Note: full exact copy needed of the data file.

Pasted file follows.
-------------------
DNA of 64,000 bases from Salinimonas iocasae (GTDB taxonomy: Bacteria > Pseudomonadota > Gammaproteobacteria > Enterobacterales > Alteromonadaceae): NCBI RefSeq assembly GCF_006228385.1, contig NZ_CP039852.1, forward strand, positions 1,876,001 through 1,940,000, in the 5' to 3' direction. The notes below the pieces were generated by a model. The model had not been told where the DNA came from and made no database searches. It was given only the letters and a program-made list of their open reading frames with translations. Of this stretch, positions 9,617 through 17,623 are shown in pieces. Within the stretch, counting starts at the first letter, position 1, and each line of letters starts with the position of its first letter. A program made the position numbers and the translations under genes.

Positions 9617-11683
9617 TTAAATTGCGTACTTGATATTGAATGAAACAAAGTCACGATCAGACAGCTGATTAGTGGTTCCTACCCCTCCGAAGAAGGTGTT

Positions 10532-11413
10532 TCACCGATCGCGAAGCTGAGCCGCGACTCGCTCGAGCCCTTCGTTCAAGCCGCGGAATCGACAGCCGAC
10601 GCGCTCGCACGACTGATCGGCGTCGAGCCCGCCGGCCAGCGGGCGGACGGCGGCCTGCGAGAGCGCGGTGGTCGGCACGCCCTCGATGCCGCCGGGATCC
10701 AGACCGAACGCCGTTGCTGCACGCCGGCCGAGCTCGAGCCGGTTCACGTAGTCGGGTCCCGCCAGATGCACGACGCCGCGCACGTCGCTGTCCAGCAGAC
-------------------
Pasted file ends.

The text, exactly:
DNA of 64,000 bases from Salinimonas iocasae (GTDB taxonomy: Bacteria > Pseudomonadota > Gammaproteobacteria > Enterobacterales > Alteromonadaceae): NCBI RefSeq assembly GCF_006228385.1, contig NZ_CP039852.1, forward strand, positions 1,876,001 through 1,940,000, in the 5' to 3' direction. The notes below the pieces were generated by a model. The model had not been told where the DNA came from and made no database searches. It was given only the letters and a program-made list of their open reading frames with translations. Of this stretch, positions 9,617 through 17,623 are shown in pieces. Within the stretch, counting starts at the first letter, position 1, and each line of letters starts with the position of its first letter. A program made the position numbers and the translations under genes.

Positions 9617-11683
9617 TTAAATTGCGTACTTGATATTGAATGAAACAAAGTCACGATCAGACAGCTGATTAGTGGTTCCTACCCCTCCGAAGAAGGTGTT

Positions 10532-11413
10532 TCACCGATCGCGAAGCTGAGCCGCGACTCGCTCGAGCCCTTCGTTCAAGCCGCGGAATCGACAGCCGAC
10601 GCGCTCGCACGACTGATCGGCGTCGAGCCCGCCGGCCAGCGGGCGGACGGCGGCCTGCGAGAGCGCGGTGGTCGGCACGCCCTCGATGCCGCCGGGATCC
10701 AGACCGAACGCCGTTGCTGCACGCCGGCCGAGCTCGAGCCGGTTCACGTAGTCGGGTCCCGCCAGATGCACGACGCCGCGCACGTCGCTGTCCAGCAGAC